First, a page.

It's a very unpleasant feeling when you have to be constantly ashamed of your own school. As I have mentioned before, I didn't even attend my doctoral graduation because I felt no emotional attachment to the school or the diploma it gave me. I hope Yale changes, of course, and then I will be able to feel proud of having gone there. It seems, however, that is not going to happen for a while. Recent news from Yale are very discouraging.
Yale University Press has deemed it necessary to censor a scholarly volume analyzing the cartoons that appeared in a Danish newspaper and sparkled a huge controversy: "After consulting what it says were two dozen experts, the publishing house decided that not only would the offending cartoons not appear in the book, but all renditions of Mohammad -- including a classic sketch by the 19th-century artist Gustave Dore -- would be banned." It's hard to imagine the book titled The Cartoons That Shook the World without the actual cartoons. What next, a book on Cervantes without a single quote? A book on Goya with no reproductions of his paintings? The whole purpose that the book's author, Prof. Jytte Klausen of Brandeis University, was attempting to achieve with her analysis is undermined. And for what? An unfounded fear that somebody, somewhere might get upset? Controversy? But isn't the whole point of publishing research to provoke debate?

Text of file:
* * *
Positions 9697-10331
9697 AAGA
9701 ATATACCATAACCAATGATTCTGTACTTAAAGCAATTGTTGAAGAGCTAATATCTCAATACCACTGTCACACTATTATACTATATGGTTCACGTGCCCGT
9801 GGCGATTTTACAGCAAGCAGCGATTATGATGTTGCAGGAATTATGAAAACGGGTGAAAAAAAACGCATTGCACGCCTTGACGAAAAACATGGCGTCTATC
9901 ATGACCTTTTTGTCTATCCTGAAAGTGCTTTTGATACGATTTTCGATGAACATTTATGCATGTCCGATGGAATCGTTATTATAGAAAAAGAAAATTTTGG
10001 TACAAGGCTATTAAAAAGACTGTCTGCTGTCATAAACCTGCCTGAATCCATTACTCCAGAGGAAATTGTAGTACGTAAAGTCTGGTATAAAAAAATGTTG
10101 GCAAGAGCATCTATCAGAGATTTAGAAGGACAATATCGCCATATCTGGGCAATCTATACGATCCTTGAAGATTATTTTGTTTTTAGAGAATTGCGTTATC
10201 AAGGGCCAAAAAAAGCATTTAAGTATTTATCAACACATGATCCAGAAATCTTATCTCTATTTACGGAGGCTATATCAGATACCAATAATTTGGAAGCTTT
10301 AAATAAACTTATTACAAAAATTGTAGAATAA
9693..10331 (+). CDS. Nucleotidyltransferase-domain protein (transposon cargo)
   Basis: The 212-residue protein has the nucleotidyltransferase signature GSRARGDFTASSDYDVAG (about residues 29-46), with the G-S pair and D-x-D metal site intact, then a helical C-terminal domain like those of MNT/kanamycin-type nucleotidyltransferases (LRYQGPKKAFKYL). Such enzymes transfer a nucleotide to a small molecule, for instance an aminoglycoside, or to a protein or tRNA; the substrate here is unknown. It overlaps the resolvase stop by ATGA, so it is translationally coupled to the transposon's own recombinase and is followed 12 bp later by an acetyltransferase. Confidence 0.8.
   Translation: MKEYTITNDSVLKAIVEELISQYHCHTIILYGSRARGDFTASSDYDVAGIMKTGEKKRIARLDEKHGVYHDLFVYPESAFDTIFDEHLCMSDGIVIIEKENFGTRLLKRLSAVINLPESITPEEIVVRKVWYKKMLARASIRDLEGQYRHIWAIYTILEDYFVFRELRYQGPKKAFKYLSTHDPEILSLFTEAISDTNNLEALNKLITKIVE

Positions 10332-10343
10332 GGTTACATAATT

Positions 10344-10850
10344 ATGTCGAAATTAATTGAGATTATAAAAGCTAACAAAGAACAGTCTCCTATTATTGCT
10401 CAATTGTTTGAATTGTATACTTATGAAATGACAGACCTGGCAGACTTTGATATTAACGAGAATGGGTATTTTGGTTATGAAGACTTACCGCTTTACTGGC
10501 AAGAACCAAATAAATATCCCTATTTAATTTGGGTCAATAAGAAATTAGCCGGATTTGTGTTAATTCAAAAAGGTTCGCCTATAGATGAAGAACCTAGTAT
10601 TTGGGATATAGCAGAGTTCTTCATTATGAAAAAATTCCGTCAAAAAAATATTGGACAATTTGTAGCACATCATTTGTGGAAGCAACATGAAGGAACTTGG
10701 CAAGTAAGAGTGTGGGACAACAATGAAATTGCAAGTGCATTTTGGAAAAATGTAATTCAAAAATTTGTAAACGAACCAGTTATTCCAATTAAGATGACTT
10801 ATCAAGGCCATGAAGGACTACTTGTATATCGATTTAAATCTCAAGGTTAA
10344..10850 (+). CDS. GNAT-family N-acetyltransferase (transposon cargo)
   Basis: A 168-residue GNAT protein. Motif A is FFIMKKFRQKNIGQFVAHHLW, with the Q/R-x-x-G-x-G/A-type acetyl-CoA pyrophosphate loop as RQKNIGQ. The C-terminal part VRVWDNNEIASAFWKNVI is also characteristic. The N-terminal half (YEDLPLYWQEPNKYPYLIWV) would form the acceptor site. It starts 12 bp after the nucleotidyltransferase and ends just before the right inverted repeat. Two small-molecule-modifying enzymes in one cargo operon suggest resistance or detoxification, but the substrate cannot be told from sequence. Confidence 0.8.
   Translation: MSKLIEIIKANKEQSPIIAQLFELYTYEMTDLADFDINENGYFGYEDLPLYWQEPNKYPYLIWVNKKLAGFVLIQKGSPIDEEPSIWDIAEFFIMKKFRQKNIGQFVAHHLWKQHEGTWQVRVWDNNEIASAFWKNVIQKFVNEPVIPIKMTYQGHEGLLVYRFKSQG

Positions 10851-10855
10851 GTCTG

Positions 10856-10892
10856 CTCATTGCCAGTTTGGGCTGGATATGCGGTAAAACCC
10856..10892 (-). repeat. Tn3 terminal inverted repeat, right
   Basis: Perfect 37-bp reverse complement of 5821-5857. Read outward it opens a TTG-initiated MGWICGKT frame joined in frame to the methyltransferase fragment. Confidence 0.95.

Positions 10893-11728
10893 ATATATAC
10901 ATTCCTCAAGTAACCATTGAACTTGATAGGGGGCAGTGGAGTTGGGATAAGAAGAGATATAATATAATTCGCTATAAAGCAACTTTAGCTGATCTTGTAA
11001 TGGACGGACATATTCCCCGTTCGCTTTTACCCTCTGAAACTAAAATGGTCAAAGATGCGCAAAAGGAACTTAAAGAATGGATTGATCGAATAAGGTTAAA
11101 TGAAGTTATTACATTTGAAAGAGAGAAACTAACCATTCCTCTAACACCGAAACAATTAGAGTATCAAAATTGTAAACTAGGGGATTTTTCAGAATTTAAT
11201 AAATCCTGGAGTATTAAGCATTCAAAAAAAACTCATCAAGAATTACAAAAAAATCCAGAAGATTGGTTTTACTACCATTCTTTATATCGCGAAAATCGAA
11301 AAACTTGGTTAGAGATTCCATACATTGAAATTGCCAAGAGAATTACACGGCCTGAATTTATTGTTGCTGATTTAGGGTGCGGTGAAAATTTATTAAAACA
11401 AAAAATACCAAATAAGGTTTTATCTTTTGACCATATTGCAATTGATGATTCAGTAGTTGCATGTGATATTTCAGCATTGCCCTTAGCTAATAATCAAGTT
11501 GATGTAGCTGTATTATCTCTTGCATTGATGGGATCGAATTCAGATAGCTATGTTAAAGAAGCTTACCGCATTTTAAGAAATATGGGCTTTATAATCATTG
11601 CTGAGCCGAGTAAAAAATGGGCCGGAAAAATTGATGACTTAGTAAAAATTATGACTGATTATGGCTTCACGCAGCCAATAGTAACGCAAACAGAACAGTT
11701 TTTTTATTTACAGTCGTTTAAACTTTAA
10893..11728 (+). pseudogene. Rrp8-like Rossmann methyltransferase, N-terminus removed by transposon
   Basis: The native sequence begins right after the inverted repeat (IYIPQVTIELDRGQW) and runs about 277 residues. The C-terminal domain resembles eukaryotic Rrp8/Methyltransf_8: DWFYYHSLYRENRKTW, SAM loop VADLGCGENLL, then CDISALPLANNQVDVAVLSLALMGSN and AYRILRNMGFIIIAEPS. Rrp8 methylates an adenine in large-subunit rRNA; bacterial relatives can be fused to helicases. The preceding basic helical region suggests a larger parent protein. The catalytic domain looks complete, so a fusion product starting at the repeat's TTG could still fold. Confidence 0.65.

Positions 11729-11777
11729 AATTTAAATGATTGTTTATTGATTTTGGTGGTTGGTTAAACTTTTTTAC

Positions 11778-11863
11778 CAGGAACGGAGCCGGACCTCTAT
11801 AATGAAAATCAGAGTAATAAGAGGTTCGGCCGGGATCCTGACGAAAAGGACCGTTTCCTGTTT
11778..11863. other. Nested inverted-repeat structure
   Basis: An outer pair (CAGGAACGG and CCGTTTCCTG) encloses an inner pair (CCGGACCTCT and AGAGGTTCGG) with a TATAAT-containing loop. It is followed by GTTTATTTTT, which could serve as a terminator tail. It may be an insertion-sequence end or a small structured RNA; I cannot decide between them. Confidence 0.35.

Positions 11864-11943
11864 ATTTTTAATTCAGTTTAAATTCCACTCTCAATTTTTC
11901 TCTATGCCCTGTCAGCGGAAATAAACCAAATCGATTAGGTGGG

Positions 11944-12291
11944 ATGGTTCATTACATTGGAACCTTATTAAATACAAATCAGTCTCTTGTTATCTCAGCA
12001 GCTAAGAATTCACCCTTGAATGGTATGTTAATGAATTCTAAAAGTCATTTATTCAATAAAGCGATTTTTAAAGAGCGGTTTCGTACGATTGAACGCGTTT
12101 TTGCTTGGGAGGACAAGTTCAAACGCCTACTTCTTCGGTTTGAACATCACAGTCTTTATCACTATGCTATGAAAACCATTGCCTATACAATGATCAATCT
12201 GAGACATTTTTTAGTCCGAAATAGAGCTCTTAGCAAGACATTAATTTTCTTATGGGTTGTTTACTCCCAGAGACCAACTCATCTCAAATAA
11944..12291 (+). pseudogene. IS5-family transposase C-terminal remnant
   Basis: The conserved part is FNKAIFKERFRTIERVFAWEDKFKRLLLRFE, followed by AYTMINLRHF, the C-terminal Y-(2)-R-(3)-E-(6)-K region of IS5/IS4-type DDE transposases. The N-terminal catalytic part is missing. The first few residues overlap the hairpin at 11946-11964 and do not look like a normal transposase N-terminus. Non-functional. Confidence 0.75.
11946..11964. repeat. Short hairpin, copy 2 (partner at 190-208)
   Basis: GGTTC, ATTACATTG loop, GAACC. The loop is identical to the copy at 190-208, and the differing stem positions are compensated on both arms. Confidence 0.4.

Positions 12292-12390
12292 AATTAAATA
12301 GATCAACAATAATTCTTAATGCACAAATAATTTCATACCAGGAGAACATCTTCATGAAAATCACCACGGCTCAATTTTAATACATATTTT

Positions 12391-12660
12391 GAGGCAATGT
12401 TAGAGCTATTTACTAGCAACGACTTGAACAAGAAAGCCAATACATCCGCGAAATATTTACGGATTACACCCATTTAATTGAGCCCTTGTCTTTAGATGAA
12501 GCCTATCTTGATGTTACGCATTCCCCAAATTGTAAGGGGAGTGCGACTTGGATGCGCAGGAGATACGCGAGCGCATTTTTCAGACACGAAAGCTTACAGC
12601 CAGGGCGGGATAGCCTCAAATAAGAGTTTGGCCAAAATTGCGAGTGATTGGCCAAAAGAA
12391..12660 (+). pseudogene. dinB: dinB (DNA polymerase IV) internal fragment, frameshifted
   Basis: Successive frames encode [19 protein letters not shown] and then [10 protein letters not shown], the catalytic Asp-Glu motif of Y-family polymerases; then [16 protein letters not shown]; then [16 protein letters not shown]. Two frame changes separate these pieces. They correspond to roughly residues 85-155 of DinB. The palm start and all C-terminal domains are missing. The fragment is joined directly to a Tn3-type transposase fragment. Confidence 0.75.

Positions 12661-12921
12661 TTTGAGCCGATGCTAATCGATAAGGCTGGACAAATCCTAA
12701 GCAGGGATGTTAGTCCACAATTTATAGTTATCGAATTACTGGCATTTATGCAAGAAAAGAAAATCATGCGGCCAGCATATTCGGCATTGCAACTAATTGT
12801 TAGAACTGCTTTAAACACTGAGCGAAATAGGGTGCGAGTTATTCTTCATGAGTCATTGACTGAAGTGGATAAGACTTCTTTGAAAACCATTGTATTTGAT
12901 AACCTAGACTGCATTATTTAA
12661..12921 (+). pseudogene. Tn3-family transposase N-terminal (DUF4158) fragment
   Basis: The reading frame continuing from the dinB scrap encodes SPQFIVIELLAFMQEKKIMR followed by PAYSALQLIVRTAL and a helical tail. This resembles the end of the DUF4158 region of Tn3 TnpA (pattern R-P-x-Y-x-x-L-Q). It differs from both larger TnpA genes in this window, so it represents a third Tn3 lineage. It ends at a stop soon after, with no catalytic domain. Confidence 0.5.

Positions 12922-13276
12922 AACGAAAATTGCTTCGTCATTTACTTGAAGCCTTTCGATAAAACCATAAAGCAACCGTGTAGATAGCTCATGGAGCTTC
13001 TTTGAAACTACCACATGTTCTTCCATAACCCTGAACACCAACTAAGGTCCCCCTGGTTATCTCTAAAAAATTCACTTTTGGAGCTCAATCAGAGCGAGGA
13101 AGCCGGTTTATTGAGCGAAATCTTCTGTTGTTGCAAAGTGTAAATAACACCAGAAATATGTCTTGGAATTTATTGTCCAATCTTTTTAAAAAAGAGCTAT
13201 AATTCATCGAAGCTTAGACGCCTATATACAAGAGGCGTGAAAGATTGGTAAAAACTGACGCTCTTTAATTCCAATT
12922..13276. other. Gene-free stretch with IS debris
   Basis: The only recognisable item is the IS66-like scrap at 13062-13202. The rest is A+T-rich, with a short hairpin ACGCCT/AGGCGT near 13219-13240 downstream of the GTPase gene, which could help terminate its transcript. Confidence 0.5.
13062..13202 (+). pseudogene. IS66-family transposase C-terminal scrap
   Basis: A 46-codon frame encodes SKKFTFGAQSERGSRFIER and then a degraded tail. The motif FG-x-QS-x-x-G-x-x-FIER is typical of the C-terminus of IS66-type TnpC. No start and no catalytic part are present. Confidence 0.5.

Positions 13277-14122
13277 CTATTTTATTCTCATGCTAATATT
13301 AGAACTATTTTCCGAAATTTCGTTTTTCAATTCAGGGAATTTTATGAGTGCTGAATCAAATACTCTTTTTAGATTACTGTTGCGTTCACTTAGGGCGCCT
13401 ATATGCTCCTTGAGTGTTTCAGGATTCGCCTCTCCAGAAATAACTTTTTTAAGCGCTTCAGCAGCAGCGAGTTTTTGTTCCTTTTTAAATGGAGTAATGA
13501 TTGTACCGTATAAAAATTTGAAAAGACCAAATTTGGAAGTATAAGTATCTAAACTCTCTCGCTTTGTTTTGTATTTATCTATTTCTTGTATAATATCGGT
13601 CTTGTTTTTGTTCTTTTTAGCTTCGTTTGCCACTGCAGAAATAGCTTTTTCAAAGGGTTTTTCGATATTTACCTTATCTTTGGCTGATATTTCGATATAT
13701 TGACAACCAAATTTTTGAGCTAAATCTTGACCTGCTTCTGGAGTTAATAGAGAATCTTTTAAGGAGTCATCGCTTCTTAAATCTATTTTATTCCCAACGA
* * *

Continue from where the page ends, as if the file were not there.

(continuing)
Yale UP based its cowardly and idiotic decision on the opinions of some unidentified experts whose names it made every effort to conceal not only from the public but also from the author herself: "Adding insult to injury, the Yale Press's director, John Donatich, only allowed Klausen to read a summary of the experts' recommendations if she signed a gag order that barred her from discussing them." The only reason for this secrecy must be that the "experts" in question realize how unreasonable and undemocratic their "expert opinions" are. What's scary, though, is that a university press should limit its own authors out of a deference to a bunch of insane religious fanatics. Research cannot exist without the freedom of thought and the freedom of expression. Academics need to be able to conduct their work and publish their findings without the limitations of some badly digested idea of political correctness.